I'm out of this discussion, but since you asked - no we never used foodstamps not one single day. If you re-read what I wrote, we did without a home of our own, my dad worked long hours while we were small children, we did without eating out and expensive toys, my worked numerous dead end jobs, and when Dad left his job (defending public safety and the environment) he tapped out his entire retirement fund while looking for further employment. My parents were fiercely against taking gov't welfare if there was *anything* that could be done to avoid it, and I agree with them..
No one should have to do this in our country....you can call it pride on the part of your father, and perhaps you feel his actions were a good thing. In your family's case, perhaps they were. BUT, you must realize, that your family depended heavily on one parent to work long hours in order to "make it" without government assistance. AND your father cashed out what should have been his savings for retirement.... You must realize that your entire family was one catastrophic illness away from disaster, one emergency surgery away from bankruptcy, one unplanned disability away from welfare. To look down on others who DO use aid simply because your family had the good fortune not to fall through the cracks is sad, in my opinion. (And it IS good fortune, not skill or pride, that keeps you from illness/disability/etc.).

Perhaps some of the "welfare moms" on this board don't want their family to hover so close to the edge...perhaps, unlike your father, they value the long term safety and well-being of their families more than they value their pride. Perhaps they want a safety net, deserve a safety net, and benefit society by preserving their family with a safety net.

Quote:
Originally Posted by 2bluefish View Post
You may disagree, but I do not consider a grant from the gov't to get an education welfare, because an education enables a person to give back more than they received over the course of a production lifetime. You may not see it that way having received a college education at your parents expense, and yet chosing welfare over working..
Welfare enables people to give back more, too. I'm a perfect example. I and my family could have suffocated under the emotional and financial stress of having two severely disabled children, or we could rely on our government for a while, get our feet back underneath us, STAY TOGETHER, and eventually both get back into full-time work. I'm going to be making a very good salary when I return to work...trust me, I'm going to be paying back my share and then some. Had we not had government help (not to mention the luck of good educations, family support, and growing up in middle class America), we would be much more likely to crumble under the weight of our needs and become extremely heavy burdens to society.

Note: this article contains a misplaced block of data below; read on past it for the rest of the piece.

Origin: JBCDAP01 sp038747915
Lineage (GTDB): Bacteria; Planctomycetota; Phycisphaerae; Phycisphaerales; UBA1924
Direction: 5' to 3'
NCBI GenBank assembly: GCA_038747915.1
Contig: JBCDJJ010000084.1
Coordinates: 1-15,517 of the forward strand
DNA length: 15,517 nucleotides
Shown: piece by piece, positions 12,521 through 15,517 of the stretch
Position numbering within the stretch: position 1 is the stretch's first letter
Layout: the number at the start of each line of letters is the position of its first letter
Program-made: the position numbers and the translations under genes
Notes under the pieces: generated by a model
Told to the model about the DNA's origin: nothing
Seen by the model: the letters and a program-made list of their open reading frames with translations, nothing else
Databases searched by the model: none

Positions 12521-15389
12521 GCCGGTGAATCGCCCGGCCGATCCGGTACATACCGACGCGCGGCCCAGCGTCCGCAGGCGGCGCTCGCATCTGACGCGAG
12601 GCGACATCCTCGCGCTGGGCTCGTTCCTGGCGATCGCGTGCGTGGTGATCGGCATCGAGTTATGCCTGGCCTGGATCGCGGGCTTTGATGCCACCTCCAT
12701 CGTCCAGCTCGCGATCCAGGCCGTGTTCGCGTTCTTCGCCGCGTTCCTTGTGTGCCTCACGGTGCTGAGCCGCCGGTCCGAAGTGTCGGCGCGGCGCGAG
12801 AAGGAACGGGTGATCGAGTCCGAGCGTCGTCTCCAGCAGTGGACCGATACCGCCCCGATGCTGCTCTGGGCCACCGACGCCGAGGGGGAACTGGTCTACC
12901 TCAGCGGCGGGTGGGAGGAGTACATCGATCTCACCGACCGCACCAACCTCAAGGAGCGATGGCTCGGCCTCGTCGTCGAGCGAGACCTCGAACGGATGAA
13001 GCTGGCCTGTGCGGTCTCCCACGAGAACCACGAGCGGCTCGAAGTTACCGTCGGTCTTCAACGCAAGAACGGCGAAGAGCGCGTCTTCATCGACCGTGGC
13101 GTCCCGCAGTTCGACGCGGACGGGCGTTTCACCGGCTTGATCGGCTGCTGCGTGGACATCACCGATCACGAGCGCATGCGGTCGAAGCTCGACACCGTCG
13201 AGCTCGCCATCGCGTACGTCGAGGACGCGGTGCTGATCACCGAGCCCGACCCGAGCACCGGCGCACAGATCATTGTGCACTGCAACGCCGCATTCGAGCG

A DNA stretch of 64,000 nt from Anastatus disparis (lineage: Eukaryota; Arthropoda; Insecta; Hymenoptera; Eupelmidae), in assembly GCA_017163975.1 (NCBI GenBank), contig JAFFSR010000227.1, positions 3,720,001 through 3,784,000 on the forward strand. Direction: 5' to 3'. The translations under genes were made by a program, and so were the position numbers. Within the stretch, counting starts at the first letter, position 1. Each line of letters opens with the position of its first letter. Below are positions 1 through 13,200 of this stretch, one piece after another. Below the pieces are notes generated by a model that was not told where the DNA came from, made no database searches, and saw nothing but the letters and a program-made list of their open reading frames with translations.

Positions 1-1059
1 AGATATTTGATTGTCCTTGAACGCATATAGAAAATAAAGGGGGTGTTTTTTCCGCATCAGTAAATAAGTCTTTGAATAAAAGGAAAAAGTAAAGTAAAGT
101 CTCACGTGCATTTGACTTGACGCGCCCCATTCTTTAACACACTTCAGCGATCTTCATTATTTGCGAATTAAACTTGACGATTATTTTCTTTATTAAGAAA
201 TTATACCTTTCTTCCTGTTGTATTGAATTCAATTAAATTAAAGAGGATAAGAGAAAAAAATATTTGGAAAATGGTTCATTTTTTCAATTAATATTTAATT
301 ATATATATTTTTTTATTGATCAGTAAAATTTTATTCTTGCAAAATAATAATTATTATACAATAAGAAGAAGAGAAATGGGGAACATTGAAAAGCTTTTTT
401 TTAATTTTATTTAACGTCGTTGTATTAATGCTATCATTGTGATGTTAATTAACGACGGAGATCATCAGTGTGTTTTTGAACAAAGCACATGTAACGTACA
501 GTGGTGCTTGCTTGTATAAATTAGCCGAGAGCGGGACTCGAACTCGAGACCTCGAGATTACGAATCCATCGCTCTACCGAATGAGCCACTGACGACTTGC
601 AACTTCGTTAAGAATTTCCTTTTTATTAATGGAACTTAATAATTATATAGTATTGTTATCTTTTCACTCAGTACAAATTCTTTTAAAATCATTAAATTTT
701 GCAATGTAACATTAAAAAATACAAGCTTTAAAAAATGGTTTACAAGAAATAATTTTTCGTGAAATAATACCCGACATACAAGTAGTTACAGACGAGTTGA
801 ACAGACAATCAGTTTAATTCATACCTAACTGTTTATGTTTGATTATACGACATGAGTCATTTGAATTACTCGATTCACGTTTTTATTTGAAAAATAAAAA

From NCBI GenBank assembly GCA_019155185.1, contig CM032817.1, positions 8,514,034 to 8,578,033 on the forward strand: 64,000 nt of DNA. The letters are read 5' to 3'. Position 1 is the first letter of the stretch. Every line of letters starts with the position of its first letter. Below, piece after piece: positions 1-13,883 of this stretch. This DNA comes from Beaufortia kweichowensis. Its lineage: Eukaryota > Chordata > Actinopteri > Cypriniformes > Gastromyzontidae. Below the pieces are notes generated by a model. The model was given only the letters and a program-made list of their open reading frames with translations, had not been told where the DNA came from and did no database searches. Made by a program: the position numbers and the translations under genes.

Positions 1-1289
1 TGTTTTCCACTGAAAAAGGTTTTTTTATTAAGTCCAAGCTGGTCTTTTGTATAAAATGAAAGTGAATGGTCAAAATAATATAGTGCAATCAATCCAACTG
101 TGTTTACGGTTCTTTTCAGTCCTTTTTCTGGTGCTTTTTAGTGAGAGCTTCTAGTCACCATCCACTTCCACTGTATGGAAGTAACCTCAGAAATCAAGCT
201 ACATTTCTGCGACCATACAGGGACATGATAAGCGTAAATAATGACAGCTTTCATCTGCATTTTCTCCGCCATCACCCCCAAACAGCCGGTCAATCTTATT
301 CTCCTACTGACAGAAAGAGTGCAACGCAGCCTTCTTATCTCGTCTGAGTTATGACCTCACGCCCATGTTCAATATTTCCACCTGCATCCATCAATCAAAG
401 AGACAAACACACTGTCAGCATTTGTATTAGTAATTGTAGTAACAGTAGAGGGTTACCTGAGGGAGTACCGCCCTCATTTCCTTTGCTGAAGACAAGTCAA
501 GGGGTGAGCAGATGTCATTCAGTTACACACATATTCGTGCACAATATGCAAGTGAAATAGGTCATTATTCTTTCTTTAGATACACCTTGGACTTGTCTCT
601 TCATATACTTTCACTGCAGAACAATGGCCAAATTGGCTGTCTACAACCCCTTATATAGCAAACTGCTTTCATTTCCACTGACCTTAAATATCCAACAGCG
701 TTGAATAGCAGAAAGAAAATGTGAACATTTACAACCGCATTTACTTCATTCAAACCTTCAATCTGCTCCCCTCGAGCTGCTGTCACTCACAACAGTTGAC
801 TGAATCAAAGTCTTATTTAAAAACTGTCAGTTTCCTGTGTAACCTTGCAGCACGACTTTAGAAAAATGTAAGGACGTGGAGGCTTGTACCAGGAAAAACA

And government loans, scholarships, and grants for college education? Yeah, that's government welfare (!) it's just given one of those "pretty" middle class names so that we can feel superior to those low, miserable underlings that leech off the system. What else is the FAFSA system, and government grants for education, but an attempt to invest in the "needy" by the government? When you fill out your income to fill out the FAFSA, do you think it's so different than filling out your income for a food stamp application? Just like welfare, those grants invest in the people who need it and pay off by giving people a better opportunity to make a better life.

Quote:
Originally Posted by 2bluefish View Post
So if the original question is "why do some people have a problem with women taking welfare in order to SAH?" My answer is "because it is in direct violation to my personal value system". Obviously it is not a shared value system.